Emily Dickinson Museum, Amherst

4.6
Historic Site · Hidden Gem · Specialty Museum
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The Emily Dickinson Museum is a historic house museum consisting of two houses: the Dickinson Homestead (also known as Emily Dickinson Home or Emily Dickinson House) and the Evergreens. The Dickinson Homestead was the birthplace and home from 1855 to 1886 of 19th-century American poet Emily Dickinson (1830–1886), whose poems were discovered in her bedroom there after her death. The house next door, called the Evergreens, was built by the poet's father, Edward Dickinson, in 1856 as a wedding present for her brother Austin. Located in Amherst, Massachusetts, the houses are preserved as a single museum and are open to the public on guided tours.
The Emily Dickinson Home is a US National Historic Landmark, and properties contribute to the Dickinson Historic District, listed on the National Register of Historic Places.
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Emily Dickinson Museum reviews

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TripAdvisor traveler rating 4.5
290 reviews
Google
4.7
TripAdvisor
  • Kathryn was an excellent tour guide. Small group tours facilitate interaction. Homestead now beautifully restored. 
    Kathryn was an excellent tour guide. Small group tours facilitate interaction. Homestead now beautifully restored.  more »
  • My husband and I planned our vacation around going to the Emily Dickinson Museum. It was awesome. The guide was very knowledgeable and engaging. She interspersed Emily’s poetry as she described... 
    My husband and I planned our vacation around going to the Emily Dickinson Museum. It was awesome. The guide was very knowledgeable and engaging. She interspersed Emily’s poetry as she described...  more »
  • Glad to see it open again! Education, inspiration, interesting, and affordable- kids and students are free and it's cheap for adults. The guide really knows his stuff. 
    Glad to see it open again! Education, inspiration, interesting, and affordable- kids and students are free and it's cheap for adults. The guide really knows his stuff.  more »
Google
  • We had a great trip here and my daughter loved learning about Emily Dickinson from a child’s point of view. I think her childhood visit deeply impacted her worldview even as an adult. We are looking forward to returning! We love how complex and intelligent Dickinson is. Bonus for college students- the museum tour really helped with papers and impressing English professors!
  • Haven't visited in nearly a decade and am so excited for when they reopen! I've done a few online seminars over the last year or so including the poetry walk, and the folks running the museum are doing a wonderful job preserving the history and importance of Dickinson's work. The preservation of her herbariums in particular (I think that's what they're called?) are truly marvelous. The amount of skill she put in to carefully arranging each plant and flower just blows me away. I keep telling my fiancé I'll take him so he can enjoy the grounds and the houses as well because everyone ought to visit at least once. I have the Emily Dickinson tarot deck and it's so beautiful, very well done and the art captures something about the divine and the poetry I can't quite put into words. I've been using it more for personal readings and definitely would recommend it to anyone who is interested in divination.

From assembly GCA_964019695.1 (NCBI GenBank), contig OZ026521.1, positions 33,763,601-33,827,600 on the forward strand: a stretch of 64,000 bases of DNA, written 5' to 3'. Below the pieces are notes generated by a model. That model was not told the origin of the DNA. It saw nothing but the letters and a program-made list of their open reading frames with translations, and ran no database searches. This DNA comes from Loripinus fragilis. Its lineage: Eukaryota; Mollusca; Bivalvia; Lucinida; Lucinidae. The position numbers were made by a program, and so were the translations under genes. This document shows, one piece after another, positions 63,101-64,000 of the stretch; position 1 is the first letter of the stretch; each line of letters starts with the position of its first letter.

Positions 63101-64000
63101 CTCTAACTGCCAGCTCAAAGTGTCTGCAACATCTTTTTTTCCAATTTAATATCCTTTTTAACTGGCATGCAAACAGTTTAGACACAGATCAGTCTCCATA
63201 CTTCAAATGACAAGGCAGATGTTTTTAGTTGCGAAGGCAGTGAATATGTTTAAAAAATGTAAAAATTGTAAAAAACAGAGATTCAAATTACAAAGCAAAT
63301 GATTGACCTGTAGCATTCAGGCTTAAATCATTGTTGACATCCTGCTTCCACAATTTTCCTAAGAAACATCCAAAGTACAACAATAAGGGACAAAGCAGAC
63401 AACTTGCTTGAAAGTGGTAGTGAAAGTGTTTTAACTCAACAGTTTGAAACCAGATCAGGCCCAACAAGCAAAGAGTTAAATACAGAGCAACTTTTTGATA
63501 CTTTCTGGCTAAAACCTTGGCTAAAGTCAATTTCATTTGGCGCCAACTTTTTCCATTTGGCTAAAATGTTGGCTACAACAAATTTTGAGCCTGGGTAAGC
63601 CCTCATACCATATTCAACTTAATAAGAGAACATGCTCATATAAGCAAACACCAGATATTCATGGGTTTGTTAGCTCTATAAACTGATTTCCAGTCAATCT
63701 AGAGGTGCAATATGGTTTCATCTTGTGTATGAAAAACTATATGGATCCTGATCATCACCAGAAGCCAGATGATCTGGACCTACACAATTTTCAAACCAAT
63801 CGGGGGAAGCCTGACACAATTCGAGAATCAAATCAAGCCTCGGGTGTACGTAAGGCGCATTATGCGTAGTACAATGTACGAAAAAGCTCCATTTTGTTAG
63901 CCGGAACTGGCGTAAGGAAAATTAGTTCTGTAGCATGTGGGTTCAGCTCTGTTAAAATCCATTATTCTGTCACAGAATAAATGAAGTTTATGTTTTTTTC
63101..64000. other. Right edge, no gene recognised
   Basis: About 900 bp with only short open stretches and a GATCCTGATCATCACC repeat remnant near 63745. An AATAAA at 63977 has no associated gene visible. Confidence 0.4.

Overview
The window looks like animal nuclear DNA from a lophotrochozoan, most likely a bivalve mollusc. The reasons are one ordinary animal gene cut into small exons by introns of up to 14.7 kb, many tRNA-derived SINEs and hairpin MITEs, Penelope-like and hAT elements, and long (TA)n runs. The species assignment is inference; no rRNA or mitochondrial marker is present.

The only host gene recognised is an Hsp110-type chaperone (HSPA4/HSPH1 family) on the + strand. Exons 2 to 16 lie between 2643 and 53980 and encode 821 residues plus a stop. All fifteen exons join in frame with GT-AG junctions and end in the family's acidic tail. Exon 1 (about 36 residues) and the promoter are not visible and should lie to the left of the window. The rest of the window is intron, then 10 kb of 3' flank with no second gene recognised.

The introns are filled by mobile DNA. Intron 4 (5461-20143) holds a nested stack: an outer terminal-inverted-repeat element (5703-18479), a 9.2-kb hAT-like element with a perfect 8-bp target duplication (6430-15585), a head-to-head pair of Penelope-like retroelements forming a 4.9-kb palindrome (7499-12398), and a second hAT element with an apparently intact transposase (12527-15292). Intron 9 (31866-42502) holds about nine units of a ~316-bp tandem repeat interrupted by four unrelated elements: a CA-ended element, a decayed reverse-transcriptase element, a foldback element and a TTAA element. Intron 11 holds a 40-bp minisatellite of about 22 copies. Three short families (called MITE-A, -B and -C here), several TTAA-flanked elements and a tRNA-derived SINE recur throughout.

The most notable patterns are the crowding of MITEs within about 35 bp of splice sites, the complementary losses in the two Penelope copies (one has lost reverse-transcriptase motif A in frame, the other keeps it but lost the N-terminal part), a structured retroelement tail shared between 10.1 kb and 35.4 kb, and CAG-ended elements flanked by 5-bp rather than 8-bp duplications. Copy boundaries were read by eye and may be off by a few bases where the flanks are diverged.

• I've never been, but I want so desperately to go. Emily Dickinson's poems speak to me like nothing else in this world. Even my lack of understanding makes me admire her and her wisdom... every poem is about my story because she allows me to interpret them that way. One day I will visit
  • A very nice experience visiting the home where the famous poet lived. The visit includes a personal tour, and our guide certainly cared a great deal about Emily Dickinson. He recited a lot of her poetry from memory and the visit lasted nearly two hours. The main house in particular is quite nice, as are the gardens.
  • This may be my favorite author house/museum to visit. Certainly, I have not found a better one. Most importantly, the genuine love that each person brings to the Emily Dickinson Museum is manifest in every aspect of the museum's public-facing presentation. To the museum's great credit, the individual personalities (and, vitally, the reasons those individuals love Dickinson) that each individual brings to the table seem to be honored and encouraged. To wit: I have enjoyed the tour of the House and the Evergreens several times, and each time highlighted very different aspects of the poet's life and work. The first time, our guide seemed to focus most on ways of reading Dickinson (believe me, it's a fascinating subject). The second, our guide was most focused on the lives (like loaded guns) that the Dickinsons lived. The third, our guide brought up Thomas Wentworth Higginson enough to make me change my thinking on him (my opinion has become decidedly more favorable as a direct result of this tour). I'm sure that the next time I go, I'll take away more once again. Beyond this, the museum does an excellent job of crafting outstanding programming. I would recommend the annual walk from the Dickinson house to the poet's grave, which occurs in mid May of the year (in keeping with Dickinson's passing). It's truly a deeply affecting memorial. If you love Dickinson, you just want to learn some more about this major figure, or you're anywhere in between, visit the Emily Dickinson Museum. You'll be glad you did.

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